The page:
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A hopeful time for Cryptosporidium research

By: Erica Moser Date: Apr 2, 2024
A lot of research progress has been over the past decade on Cryptosporidium , a single-celled parasite that is one of the leading causes of deadly diarrheal disease, and Penn Vet professors brought together researchers and clinicians from around the world for a conference. (Image: Muthgapatti Kandasamy and Boris Striepen)

Due to the many technical difficulties studying Cryptosporidium, scientists have struggled for many years to advance research on the single-celled parasite that is one of the leading causes of deadly diarrheal disease. Multiple breakthroughs in the past decade, says biologist Boris Striepen of the School of Veterinary Medicine, have made this a tractable pathogen and disease.

With support from the Bill & Melinda Gates Foundation and the National Institutes of Health, the Striepen Lab and others have pursued an ambitious research agenda. Genetic engineering of the parasite, along with new culture and animal models, enabled progress toward drugs and vaccines. For the first time in many years, new candidate drugs have now entered human trials.

Striepen and Christopher Hunter, also of Penn Vet, sought to amplify these advances by organizing the First Biennial Cryptosporidium Meeting, held at Penn. It included academic researchers from across disciplines, scientists from leading pharmaceutical companies, representatives of United States and international public health agencies, and leading clinicians from some of most impacted countries, including Zambia, Kenya, Colombia, Bangladesh, and India.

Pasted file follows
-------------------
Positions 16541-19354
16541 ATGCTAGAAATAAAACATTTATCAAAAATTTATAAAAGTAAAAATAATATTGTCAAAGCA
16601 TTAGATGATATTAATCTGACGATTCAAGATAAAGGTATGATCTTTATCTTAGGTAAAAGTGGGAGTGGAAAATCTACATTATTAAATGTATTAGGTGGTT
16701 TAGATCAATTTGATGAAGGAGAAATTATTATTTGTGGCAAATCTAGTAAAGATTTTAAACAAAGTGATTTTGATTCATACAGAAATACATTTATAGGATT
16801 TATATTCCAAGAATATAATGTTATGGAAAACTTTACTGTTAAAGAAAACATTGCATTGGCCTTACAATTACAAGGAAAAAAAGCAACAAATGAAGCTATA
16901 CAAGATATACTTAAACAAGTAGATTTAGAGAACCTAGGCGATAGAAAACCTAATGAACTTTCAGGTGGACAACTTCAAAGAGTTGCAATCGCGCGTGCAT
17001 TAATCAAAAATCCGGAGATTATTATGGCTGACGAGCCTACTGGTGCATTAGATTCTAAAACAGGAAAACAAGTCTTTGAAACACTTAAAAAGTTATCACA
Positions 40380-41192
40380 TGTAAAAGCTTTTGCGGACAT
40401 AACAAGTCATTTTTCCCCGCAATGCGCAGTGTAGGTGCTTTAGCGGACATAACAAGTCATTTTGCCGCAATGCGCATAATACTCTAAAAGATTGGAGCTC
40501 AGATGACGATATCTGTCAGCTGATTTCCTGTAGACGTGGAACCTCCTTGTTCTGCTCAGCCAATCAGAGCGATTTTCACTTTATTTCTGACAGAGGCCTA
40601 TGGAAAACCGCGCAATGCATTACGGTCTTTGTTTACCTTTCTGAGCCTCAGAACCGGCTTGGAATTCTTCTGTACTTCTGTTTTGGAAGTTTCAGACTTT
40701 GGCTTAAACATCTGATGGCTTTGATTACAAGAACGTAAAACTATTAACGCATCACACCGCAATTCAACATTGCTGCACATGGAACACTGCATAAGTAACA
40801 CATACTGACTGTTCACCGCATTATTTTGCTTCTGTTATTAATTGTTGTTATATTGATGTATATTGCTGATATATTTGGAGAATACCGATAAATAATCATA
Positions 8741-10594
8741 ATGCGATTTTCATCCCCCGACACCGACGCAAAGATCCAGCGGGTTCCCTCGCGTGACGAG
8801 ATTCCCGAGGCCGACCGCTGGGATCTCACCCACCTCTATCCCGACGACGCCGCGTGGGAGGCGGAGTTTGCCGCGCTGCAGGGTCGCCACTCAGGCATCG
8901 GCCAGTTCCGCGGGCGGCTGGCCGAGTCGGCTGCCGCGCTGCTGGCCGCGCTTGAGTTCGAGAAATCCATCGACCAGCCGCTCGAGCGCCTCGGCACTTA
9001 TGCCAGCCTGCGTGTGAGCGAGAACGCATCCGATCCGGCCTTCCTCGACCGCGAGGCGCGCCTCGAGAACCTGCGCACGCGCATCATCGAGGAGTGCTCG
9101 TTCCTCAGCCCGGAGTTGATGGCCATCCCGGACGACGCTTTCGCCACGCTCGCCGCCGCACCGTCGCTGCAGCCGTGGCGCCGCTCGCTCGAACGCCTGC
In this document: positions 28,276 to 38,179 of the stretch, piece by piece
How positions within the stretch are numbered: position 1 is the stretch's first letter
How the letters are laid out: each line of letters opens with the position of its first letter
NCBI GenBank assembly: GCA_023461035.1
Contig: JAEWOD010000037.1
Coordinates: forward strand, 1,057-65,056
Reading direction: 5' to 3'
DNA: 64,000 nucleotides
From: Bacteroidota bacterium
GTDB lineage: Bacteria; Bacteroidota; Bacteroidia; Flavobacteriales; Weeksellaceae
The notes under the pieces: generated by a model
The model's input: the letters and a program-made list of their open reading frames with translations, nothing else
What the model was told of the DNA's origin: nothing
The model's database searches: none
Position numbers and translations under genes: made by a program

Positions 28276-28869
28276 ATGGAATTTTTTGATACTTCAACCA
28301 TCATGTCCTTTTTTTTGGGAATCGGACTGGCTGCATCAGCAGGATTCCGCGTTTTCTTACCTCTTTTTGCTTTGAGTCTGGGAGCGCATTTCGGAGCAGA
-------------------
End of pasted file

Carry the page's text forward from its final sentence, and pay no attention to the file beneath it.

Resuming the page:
“There had been transformational progress, and we thought this a great opportunity to bring everybody together to ask. Now that we have the tools to address this problem, where is the field and what should we do next?” Striepen says.

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About Penn Vet

Ranked among the top ten veterinary schools worldwide, the University of Pennsylvania School of Veterinary Medicine (Penn Vet) is a global leader in veterinary education, research, and clinical care. Founded in 1884, Penn Vet is the first veterinary school developed in association with a medical school. The school is a proud member of the One Health initiative, linking human, animal, and environmental health.

Penn Vet serves a diverse population of animals at its two campuses, which include extensive diagnostic and research laboratories. Ryan Hospital in Philadelphia provides care for dogs, cats, and other domestic/companion animals, handling more than 34,600 patient visits a year. New Bolton Center, Penn Vet’s large-animal hospital on nearly 700 acres in rural Kennett Square, PA, cares for horses and livestock/farm animals. The hospital handles more than 6,200 patient visits a year, while our Field Services have gone out on more than 5,500 farm service calls, treating some 18,700 patients at local farms. In addition, New Bolton Center’s campus includes a swine center, working dairy, and poultry unit that provide valuable research for the agriculture industry.